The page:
(Reuters) - Royal Mail <RMG.L> said on Friday its heavily disputed turnaround program would take longer than previously planned as it cancelled its dividend and suspended financial forecasts for the next year due to the coronavirus crisis.
The former UK postal monopoly said advertising mail had fallen heavily due to the virus outbreak, while its international operations have also seen lower volumes due to restrictions in some countries, mainly China.
It also added, however, that its parcel business has seen strong volumes over the last two weeks, as more people shop online to avoid public spaces due to the fear of infection.
The company, which has been locked in negotiations with its labour union over direction, national agreements and workplace culture, last May pledged to invest 1.8 billion pounds in a plan to transform into a sustainable profitable operation by 2024.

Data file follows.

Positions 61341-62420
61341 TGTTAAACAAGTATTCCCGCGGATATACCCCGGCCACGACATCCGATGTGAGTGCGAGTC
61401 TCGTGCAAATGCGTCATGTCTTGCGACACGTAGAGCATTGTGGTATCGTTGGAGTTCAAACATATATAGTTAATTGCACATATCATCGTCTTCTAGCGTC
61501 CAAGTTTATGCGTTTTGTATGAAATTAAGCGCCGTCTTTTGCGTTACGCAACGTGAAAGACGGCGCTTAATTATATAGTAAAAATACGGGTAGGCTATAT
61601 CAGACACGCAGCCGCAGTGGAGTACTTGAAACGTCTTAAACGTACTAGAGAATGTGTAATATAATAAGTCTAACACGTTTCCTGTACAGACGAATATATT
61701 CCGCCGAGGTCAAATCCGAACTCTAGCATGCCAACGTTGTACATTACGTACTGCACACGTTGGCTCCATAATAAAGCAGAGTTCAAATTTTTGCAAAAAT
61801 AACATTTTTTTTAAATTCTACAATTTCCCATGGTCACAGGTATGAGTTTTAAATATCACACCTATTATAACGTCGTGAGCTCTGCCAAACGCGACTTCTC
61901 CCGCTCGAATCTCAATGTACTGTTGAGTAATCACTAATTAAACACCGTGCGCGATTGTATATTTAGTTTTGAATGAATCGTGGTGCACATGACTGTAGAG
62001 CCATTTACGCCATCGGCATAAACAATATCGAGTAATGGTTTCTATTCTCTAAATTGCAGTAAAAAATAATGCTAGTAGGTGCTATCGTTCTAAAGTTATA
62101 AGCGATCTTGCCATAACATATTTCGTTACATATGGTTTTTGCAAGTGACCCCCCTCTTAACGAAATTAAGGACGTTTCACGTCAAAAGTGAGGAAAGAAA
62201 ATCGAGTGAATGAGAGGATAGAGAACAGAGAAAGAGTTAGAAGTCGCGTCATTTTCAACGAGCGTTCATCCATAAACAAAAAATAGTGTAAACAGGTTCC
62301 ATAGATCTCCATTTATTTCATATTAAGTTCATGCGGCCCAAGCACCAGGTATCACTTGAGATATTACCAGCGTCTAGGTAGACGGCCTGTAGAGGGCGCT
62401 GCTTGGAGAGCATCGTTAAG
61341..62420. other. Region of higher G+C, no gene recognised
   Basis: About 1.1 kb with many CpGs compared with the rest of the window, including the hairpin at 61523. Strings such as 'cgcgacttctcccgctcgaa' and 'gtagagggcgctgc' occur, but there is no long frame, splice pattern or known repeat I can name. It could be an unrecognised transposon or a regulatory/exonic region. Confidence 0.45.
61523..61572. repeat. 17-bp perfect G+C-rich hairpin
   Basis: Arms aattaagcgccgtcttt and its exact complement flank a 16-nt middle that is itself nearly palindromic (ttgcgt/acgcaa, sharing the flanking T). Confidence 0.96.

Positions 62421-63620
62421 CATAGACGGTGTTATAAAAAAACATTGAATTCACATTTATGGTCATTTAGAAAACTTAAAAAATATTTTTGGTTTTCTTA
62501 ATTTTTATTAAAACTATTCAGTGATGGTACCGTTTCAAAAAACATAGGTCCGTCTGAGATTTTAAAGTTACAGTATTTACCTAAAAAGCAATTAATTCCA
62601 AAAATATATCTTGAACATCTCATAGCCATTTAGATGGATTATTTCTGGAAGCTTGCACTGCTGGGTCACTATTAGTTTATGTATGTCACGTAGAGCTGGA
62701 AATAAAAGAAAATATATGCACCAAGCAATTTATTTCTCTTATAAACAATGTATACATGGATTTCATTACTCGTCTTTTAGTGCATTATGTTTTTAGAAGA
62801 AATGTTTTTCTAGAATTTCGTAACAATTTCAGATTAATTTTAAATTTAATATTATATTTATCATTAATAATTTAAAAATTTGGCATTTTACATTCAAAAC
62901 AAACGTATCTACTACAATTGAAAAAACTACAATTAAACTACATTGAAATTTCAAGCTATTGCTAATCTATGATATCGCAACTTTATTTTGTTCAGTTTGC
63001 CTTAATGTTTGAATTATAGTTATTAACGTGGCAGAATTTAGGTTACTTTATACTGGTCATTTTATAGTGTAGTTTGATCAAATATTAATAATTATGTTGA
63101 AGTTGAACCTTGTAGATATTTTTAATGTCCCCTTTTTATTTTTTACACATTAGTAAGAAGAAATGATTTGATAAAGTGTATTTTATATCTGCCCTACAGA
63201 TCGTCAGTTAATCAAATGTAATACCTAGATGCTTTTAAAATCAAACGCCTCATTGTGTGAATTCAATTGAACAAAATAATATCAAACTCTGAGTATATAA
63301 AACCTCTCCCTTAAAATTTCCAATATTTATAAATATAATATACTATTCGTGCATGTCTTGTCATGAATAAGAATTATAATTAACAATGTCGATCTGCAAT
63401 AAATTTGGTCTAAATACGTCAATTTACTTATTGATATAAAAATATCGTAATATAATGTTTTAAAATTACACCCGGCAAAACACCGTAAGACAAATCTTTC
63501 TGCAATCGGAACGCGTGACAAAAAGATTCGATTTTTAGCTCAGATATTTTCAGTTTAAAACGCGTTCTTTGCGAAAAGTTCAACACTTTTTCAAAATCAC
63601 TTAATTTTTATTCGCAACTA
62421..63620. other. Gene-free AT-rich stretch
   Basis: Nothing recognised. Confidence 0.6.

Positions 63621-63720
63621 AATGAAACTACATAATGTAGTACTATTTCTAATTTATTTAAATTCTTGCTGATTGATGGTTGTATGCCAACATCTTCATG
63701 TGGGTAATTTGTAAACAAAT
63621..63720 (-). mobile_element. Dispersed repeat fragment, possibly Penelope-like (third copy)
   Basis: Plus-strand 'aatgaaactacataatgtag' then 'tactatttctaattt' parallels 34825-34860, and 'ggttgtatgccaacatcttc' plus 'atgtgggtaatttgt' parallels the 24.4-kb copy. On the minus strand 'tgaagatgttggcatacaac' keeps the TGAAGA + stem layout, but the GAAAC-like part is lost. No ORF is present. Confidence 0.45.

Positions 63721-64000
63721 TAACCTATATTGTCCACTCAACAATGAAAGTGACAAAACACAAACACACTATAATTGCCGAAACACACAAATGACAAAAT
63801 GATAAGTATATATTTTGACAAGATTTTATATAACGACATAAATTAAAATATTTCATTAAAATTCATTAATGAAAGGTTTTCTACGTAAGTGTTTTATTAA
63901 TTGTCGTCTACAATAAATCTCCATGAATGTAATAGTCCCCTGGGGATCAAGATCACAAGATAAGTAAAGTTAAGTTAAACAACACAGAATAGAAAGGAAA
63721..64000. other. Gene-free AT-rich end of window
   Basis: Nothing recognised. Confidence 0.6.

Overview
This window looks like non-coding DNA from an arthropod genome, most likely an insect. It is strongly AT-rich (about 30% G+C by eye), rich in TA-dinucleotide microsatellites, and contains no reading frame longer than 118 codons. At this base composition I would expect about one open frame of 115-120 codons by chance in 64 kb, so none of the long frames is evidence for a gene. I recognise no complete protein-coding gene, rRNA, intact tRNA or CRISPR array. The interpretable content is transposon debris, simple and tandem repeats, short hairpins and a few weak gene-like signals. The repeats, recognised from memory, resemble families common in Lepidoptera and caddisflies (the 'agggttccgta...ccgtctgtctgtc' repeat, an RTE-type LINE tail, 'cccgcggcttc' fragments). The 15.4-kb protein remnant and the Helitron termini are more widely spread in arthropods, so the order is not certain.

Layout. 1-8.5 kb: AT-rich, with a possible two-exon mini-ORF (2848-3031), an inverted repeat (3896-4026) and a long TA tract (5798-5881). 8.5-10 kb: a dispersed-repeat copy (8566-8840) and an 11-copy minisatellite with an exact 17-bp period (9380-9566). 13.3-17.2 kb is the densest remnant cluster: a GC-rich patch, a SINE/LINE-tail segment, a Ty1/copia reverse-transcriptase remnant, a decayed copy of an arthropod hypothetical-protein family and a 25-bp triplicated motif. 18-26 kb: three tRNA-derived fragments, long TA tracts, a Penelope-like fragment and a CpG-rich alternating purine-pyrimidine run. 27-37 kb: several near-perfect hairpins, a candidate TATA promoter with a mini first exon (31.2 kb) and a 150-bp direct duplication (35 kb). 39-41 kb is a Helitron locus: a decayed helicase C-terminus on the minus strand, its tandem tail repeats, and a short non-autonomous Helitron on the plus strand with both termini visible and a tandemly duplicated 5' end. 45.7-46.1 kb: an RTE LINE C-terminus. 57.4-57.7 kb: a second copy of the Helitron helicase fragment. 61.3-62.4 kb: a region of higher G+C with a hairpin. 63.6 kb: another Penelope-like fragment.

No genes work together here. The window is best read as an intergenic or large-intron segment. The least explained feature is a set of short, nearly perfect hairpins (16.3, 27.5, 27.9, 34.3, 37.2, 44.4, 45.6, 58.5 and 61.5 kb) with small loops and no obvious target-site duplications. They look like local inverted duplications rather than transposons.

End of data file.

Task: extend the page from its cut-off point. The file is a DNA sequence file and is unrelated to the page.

Royal Mail said it was too early to accurately predict a monetary impact from the virus-related disruptions, but expects its UK business to be loss-making in fiscal 2020-21 and business-to-business volumes to continue to decline.
Following guidance from the Financial Conduct Authority and Financial Reporting Council to British companies, Royal Mail said it will put off its fiscal 2019-20 results, which was earlier scheduled for May 21.
The company, one of the world's oldest postal services, currently has more than 800 million pounds in cash as well as a 925 million pounds credit facility.
(Reporting by Muvija M in Bengaluru; Editing by Patrick Graham and Shounak Dasgupta)
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